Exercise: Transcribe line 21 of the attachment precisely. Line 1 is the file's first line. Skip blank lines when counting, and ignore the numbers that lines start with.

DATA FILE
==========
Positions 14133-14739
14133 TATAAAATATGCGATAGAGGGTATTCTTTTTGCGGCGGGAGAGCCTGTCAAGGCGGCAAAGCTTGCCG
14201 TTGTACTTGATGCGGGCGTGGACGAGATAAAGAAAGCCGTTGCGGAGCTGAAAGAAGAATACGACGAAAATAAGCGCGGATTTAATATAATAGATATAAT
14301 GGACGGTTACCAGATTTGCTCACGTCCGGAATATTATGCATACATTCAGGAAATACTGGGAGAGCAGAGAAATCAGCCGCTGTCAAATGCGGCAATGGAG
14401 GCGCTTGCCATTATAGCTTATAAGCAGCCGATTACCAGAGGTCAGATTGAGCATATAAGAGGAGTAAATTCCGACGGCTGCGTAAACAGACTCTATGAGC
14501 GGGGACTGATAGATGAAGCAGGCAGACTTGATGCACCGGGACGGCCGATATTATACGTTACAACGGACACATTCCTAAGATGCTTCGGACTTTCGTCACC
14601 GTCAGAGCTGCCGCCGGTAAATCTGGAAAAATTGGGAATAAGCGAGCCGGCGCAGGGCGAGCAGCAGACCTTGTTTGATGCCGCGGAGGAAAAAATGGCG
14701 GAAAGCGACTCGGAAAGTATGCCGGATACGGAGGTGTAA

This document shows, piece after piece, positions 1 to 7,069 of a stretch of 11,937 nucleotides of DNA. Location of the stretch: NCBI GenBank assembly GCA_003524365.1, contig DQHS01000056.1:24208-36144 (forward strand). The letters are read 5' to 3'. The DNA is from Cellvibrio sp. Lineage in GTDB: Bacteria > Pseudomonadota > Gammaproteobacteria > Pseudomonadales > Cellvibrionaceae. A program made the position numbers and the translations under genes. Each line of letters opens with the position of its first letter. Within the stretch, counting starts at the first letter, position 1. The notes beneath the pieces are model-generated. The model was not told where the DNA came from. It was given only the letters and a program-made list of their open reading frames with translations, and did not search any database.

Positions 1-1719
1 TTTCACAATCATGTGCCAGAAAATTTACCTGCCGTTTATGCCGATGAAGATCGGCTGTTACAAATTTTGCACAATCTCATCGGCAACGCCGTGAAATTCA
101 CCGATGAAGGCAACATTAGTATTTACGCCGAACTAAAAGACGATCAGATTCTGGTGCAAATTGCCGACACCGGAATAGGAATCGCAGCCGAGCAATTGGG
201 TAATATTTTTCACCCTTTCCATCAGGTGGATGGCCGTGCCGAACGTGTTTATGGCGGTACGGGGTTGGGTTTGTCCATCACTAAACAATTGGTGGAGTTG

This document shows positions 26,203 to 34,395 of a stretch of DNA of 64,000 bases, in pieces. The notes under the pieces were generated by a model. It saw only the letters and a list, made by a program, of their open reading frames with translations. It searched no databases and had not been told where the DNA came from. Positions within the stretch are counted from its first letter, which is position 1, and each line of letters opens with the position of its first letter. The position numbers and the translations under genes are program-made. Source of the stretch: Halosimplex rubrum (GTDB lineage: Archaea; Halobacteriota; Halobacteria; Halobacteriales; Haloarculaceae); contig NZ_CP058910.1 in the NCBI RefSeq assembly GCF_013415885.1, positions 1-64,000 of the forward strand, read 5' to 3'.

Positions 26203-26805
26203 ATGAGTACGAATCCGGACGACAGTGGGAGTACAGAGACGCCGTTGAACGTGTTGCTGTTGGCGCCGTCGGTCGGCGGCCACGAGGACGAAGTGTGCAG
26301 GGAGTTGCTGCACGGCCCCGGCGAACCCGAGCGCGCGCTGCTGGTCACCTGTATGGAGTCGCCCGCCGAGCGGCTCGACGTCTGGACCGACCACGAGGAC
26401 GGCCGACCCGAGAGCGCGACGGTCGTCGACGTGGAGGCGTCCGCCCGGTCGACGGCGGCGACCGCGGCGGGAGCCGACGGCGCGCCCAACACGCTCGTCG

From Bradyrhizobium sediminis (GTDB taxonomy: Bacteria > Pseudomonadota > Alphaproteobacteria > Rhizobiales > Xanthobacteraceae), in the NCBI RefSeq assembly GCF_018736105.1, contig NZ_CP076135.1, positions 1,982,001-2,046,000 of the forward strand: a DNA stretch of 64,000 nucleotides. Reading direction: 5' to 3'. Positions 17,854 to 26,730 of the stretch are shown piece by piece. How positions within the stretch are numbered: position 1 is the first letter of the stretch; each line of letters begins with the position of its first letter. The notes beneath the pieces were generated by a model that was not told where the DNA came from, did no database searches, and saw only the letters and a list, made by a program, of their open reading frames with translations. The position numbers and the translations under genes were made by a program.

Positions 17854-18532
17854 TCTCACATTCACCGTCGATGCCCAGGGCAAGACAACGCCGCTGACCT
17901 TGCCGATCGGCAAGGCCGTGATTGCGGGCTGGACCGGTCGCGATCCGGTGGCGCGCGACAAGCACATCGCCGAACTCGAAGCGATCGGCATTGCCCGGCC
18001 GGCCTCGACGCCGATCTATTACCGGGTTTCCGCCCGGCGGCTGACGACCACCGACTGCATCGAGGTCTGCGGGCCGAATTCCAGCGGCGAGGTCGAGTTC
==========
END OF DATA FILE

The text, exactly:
17854 TCTCACATTCACCGTCGATGCCCAGGGCAAGACAACGCCGCTGACCT